BYOD – Bring your own data

Here we show a short example of how to bring your own data into Geo Engine via upload. In this case we have a GeoPackage (GPKG) with aircraft positions from the OpenSky network [1]. We would like to upload this as a point layer into Geo Engine and annotate it with time information. In the following we show the individual steps in the Geo Engine UI.

The upload dialog

First of all you get to the Add-Data dialog via “+”. There you can either select one or more files or drag and drop them. In the case of our GeoPackage, a single file is sufficient; with Shapefiles, for example, it is several files that make up a data set.

After the upload, Geo Engine performs an auto-detection of the dataset. In the system, each record is annotated with several descriptive fields and Geo Engine tries to pre-fill as many of them as possible.

The Main File is recognized as the entry point, the Layer Name in the GeoPackage, and additionally with MultiPoint the data type, since the flight positions are given as point coordinates. As Time Type nothing is selected at first because the fields time and lastposupdate are specified as UNIX timestamps in seconds after 1970 and not as date fields. We select Start / End for the time and can now enter the two columns manually. The text column is detected with icao24 as the aircraft identifier. Under Spatial Reference, the system has detected that Lat/Lon values are present. Geo Engine also supports other coordinate reference systems.

Now we can give the dataset a name and add it to the map. We can see flight positions in Central Europe.

Temporal localization

If you take a look at the time selection above the map, you will see August 8, 2018, at 12:00. All positions that are valid at this time are displayed on the map. We can set the selector so that clicks on Forward and Backward move the time selection in 15-minute increments.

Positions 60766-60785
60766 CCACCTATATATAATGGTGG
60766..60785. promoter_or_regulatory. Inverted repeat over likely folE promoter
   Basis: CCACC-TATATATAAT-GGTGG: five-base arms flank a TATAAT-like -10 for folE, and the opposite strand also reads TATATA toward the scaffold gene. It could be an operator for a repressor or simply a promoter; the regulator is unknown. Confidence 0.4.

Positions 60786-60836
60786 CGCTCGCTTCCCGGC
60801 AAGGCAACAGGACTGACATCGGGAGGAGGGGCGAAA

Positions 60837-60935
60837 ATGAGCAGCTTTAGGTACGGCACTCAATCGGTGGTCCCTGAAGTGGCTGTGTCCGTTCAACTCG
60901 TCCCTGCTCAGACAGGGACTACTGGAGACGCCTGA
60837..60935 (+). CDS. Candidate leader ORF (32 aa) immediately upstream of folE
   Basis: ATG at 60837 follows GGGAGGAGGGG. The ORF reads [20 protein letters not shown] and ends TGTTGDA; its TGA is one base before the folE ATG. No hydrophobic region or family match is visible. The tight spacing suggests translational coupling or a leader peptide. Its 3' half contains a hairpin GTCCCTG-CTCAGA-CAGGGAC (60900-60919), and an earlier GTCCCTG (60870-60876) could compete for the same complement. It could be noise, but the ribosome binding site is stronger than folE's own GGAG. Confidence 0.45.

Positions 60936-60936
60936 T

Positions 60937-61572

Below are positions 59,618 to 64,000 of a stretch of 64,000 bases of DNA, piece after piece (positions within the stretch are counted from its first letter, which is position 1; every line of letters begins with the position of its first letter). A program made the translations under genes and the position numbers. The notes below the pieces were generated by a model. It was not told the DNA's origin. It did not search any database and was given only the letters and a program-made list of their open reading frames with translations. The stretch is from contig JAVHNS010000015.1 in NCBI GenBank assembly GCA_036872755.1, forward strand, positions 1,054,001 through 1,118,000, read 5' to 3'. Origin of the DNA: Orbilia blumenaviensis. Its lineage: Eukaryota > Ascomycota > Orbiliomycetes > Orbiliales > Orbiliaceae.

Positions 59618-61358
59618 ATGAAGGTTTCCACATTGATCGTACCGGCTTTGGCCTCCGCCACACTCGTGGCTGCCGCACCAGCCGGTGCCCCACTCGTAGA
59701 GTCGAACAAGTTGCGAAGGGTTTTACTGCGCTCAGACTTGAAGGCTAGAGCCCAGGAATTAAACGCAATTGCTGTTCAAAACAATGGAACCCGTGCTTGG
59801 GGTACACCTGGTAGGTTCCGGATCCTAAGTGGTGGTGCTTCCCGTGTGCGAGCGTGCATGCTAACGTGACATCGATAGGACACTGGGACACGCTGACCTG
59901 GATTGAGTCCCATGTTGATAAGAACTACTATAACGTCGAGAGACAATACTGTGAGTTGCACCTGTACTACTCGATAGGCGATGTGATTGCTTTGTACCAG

Spatial selection

We can spatially filter the data, for example by manually drawing a polygon on the map. This is done in the Draw Features dialog and on the one hand, adds the drawing to the map, and on the other hand, Geo Engine stores the layer for later reuse.

Using the point-in-polygon operator, we can now spatially extract the area of the data using the polygon. The result appears as a new layer.


As the last step, we edit the appearance of the filtered layer. Under Edit Symbology we change, for example, the fill color of the circles. There are other options here, such as adjusting the border color or radius. But we can also make the appearance dependent on the attributes of the data. This way, we can display as label the values of the ICAO24 attribute.


We can see the workflow of the computation if we select the layer and display the lineage as a graph. Here we can see the two inputs, one consisting of the flight positions and the other of the drawn polygon. In addition, we can see the application of the point-in-polygon filter, which leads to the final result.


This use case demonstrates a number of features of the Geo Engine:

  • The upload of point data from a GeoPackage.
  • The annotation of temporal information in the upload process
  • The temporal mapping of point data
  • The drawing of polygons and spatial filters
  • The vector symbology editor and setting labels from attribute values
  • The reconstruction of the computation with the lineage graph

Data citation

  1. M. Schäfer, M. Strohmeier, V. Lenders, I. Martinovic, and M. Wilhelm: Bringing up opensky: a large-scale ADS-B sensor network for research. In IPSN’14, pages 83–94, 2014.